What They Don't Tell You About Breastfeeding

Breastfeeding will always be something that I'm passionate to write about. I think there's a real lack of education when it comes to breastfeeding, and I think it's so important for bloggers, vloggers, etc, to use the platform that they have, because you never know, it might just help someone else. So, here I am. 

In terms of the lack of education, I think there's a big lack of support for breastfeeding mums which, in order to improve the UK's shocking breastfeeding rates, something needs to change. 

So, I thought I'd write all about some of the things that I certainly wasn't told about before I had Edith, or even after.




It might hurt to begin with

For a first time mum, perhaps I was ignorant to just think you simply put baby to the breast and the rest happens naturally. No, it doesn't. Even babies who latch perfectly to begin with, might cause you a bit of discomfort. Your breasts are not used to having a baby feeding from them, especially as a first time parent.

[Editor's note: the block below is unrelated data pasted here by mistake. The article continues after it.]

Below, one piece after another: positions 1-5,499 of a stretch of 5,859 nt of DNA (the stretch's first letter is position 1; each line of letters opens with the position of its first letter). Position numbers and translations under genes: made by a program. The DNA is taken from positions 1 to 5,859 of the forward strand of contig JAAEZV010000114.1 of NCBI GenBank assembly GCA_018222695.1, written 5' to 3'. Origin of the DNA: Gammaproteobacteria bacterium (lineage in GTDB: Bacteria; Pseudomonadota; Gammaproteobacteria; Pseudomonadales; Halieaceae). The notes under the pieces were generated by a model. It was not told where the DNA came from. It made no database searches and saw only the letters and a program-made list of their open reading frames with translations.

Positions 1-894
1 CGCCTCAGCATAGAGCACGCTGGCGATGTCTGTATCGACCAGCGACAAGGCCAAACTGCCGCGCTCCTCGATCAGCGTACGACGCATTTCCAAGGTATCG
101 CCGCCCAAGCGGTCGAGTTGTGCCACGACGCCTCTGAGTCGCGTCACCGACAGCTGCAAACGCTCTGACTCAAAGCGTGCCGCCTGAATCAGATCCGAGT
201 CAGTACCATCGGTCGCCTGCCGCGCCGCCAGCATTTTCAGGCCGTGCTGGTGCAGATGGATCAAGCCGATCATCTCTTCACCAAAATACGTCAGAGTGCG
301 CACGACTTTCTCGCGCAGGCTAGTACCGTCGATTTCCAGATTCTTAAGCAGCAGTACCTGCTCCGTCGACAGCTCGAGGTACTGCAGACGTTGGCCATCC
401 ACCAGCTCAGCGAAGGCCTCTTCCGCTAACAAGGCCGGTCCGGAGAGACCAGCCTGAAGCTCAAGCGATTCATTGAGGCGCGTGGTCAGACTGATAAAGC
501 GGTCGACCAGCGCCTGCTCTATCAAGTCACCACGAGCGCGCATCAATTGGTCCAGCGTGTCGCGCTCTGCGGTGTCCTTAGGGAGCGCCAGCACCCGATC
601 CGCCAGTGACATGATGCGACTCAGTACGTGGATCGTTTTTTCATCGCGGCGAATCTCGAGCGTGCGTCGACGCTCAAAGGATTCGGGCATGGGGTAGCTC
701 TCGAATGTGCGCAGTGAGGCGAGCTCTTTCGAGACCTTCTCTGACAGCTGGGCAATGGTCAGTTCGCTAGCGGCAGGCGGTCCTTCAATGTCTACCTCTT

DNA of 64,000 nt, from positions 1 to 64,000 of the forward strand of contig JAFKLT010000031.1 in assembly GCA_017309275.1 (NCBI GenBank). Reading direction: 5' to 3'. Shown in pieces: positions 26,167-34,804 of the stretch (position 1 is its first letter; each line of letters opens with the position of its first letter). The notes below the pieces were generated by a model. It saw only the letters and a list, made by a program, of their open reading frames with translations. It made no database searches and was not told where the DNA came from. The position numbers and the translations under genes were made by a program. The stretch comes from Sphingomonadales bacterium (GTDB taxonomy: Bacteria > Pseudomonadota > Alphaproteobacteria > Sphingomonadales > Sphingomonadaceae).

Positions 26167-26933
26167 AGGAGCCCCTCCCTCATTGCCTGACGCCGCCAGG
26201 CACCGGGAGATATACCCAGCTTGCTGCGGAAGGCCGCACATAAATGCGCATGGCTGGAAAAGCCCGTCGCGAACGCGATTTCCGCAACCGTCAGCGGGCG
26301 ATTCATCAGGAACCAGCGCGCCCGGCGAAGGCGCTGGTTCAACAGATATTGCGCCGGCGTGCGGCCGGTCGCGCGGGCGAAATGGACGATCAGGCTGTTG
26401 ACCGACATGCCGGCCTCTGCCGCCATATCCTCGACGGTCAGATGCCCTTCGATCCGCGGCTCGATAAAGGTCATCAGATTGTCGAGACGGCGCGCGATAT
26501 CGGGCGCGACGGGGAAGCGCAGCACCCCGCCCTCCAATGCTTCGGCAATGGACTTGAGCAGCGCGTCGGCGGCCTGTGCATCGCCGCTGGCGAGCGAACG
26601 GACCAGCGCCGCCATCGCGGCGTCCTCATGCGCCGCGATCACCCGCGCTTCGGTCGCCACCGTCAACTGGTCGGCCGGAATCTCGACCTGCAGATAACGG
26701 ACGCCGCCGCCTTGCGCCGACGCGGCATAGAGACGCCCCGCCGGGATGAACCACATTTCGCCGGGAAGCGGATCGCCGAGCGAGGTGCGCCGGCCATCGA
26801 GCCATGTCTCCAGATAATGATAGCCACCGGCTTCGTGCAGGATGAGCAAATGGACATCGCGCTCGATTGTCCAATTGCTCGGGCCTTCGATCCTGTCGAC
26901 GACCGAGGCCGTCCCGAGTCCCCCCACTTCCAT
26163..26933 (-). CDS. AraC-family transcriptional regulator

It will take time for your body to get used to feeding your new baby, and it is a definite learning process for you and them. However, although some discomfort is totally normal, constant pain is not. If you've followed the start of my breastfeeding journey, you'll know about the sore, cracked and bleeding nipples (TMI, but it's my reality!). It was horrendous, and on reflection, we hadn't quite established a great latch. Edith's latch back then was quite shallow, so it took a lot of reading, and tutorial watching exercises from me to be able to perfect it.

I would suggest, if you're struggling for a latch, then reach out. Mention any discomfort to your Health Visitor, Midwife, find a Lactation Consultant or find out if there is a local breastfeeding group where you can seek help.  

Cluster feeds are completely normal 

I'll be honest and say that I'd never heard of a cluster feed before, so when Edith was doing it as a newborn, I was questioning my ability to breastfeed. Was she getting enough? Can I produce enough milk? Should my baby be feeding so much? Why is she feeding so much? The list was endless

However, cluster feeds are completely normal. Cluster feeding, is an important part of your baby's development. Breastfed babies feed for all sorts of reasons, but especially in those early days, the cluster feeds are essential in building up a mums milk supply. So feeding on demand is crucial.